Exercise can be dangerous, especially for older persons like myself. You might have heard about Sen. Harry Reid’s recent altercation with a resistance band, which broke several bones in his face along with a couple of ribs. I have some resistance bands at home, but I’ve resisted the temptation to use them, because I can just imaging one of them whacking me in some vulnerable body part when I least expect it.
But I reserve my real paranoia for the dreadmill, partly because it’s associated with two activities that have never made much sense to me — (1) running and (2) going nowhere — and partly because when I’m running to nowhere I can get distracted, and when I get distracted I can do things that I wouldn’t normally do, like forget I’m running to nowhere on a circulating rubber mat that will continue circulating even if I forget to keep running or happen to stumble or lean a bit outside the straight path to nowhere I’m supposed to be following.
Danger of Treadmills
This is no idle anxiety, by the way. I looked it up. Hundreds of people every year end up in the ER after tumbling off their dreadmill. Here’s one particularly ominous example I scraped up from NBC News:
Joy Fruehauf, a mom and yoga instructor who lives in Mill Creek, Wash., has been running on treadmills for 20 years without an incident, until one day, her Walkman (yes, Walkman) fell when she was running at a 9-minute-mile pace. “I remember trying to, like, swoop down and grab my Walkman, and I just lost my footing, and I was down,” says Freuhauf, who’s 40. She fell face-first into the heart rate monitor bar and immediately passed out.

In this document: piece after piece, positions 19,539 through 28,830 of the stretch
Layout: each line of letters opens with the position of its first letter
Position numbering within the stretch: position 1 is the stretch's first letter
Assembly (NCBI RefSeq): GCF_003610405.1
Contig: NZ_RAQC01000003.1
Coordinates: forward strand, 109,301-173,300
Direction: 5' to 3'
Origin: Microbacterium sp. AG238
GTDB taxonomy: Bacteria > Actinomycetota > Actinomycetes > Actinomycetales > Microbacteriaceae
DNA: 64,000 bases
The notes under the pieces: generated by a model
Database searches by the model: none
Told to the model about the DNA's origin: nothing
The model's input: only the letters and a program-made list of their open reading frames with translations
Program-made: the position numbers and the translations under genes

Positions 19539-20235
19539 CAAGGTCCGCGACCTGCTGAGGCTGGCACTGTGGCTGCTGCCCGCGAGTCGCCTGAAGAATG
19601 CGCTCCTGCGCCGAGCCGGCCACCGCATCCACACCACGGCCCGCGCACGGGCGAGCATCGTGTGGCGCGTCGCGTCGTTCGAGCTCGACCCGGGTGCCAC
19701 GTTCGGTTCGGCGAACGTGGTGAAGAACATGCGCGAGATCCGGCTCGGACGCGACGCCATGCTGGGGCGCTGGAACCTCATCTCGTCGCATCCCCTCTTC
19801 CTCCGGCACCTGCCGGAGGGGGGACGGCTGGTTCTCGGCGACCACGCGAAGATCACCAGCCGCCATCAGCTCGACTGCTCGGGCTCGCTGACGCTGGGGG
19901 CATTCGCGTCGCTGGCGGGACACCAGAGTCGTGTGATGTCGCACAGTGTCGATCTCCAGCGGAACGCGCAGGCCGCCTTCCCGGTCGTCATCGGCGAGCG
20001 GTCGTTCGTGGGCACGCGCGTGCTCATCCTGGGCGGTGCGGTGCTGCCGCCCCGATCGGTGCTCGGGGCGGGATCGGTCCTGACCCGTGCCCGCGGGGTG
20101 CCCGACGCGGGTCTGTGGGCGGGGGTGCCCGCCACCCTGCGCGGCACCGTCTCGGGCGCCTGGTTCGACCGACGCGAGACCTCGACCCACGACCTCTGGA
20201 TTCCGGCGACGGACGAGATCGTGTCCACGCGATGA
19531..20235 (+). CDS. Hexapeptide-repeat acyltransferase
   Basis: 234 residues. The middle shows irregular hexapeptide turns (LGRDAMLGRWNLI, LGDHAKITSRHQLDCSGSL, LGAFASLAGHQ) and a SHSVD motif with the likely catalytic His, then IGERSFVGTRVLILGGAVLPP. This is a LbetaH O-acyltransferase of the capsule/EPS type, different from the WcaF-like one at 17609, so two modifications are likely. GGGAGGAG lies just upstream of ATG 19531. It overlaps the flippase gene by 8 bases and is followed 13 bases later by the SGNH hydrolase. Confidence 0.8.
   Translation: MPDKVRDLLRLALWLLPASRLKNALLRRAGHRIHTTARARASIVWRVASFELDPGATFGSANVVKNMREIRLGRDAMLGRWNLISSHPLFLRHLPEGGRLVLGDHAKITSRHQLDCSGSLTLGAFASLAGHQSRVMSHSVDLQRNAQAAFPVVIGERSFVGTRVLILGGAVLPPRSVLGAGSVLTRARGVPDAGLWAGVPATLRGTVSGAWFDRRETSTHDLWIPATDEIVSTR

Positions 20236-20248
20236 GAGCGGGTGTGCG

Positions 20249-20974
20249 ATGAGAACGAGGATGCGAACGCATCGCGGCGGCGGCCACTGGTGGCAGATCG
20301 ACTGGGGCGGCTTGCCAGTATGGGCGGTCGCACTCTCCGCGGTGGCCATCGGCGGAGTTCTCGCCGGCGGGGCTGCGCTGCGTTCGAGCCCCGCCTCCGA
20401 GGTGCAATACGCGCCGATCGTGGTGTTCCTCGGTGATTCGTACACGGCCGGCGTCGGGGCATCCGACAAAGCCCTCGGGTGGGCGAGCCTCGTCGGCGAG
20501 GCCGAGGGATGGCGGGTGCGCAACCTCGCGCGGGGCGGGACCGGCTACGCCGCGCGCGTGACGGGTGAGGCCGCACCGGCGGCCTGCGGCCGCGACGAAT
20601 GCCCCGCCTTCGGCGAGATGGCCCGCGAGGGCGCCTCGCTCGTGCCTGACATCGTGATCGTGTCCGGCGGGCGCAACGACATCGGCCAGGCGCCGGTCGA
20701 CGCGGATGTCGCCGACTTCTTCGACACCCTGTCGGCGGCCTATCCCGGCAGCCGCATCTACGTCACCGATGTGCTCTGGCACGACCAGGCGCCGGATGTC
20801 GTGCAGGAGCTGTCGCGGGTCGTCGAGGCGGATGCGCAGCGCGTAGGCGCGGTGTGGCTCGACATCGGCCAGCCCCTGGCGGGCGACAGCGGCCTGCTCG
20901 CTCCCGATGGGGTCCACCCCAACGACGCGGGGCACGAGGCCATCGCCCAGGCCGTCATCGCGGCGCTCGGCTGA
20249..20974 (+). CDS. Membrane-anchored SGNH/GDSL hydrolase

“When I came to, I was laying on my back, and there were four or five gym members around me,” she recalls. She vaguely remembers feeling pressure around her nose and eyes, but what she really remembers feeling is total humiliation. “I was more embarrassed than anything else. I wasn’t even thinking about the pain.”
So I found it slightly intriguing that cardiologists at Johns Hopkins had developed a formula to determine mortality risks based solely on dreadmill stress tests. Thousands of people are subjected to these tests each year as a marker against heart conditions, but the Johns Hopkins docs believe they can be a valuable predictor of mortality for anyone curious enough about their long-term prospects to climb onto the dread machine and switch it on.
“The notion that being in good physical shape portends lower death risk is by no means new,” Haitham Ahmed, MD, told the journal Mayo Clinic Proceedings, “but we wanted to quantify that risk precisely by age, gender and fitness level, and do so with an elegantly simple equation that requires no additional fancy testing beyond the standard stress test.”
What Ahmed and his colleagues found was that a 45-year-old woman who scored 100 or more points (out of 200) faced only a 2 percent chance of cashing in her chips during the next decade, which it turns out is not that much better than one scoring between 0 and 100 (3 percent). Where it gets dicey is when her score heads into negative territory: 0 to -100 equals an 11 percent chance of death; -100 or less and she’s looking at a 38 percent chance of imminent demise.
The whole purpose, of course, is not to stress you out about your number or the limited time you may have remaining on this mortal plane. It’s all about encouraging folks with bad numbers to ramp up their fitness regimen so they can avoid that early engagement with the Grim Reaper. As senior study author Michael Blaha, MD, put it, “We hope that illustrating risk that way could become a catalyst for patients to increase exercise and improve cardiovascular fitness.”
I’ve never taken a stress test, so I don’t know what my number is, and I’m pretty sure I don’t want to know if it means I need to spend any time at all on that rubber belt, which moves relentless forward, unconcerned whether I’m doing the same. I’m sure that Sen. Reid and Ms. Fruehauf would agree.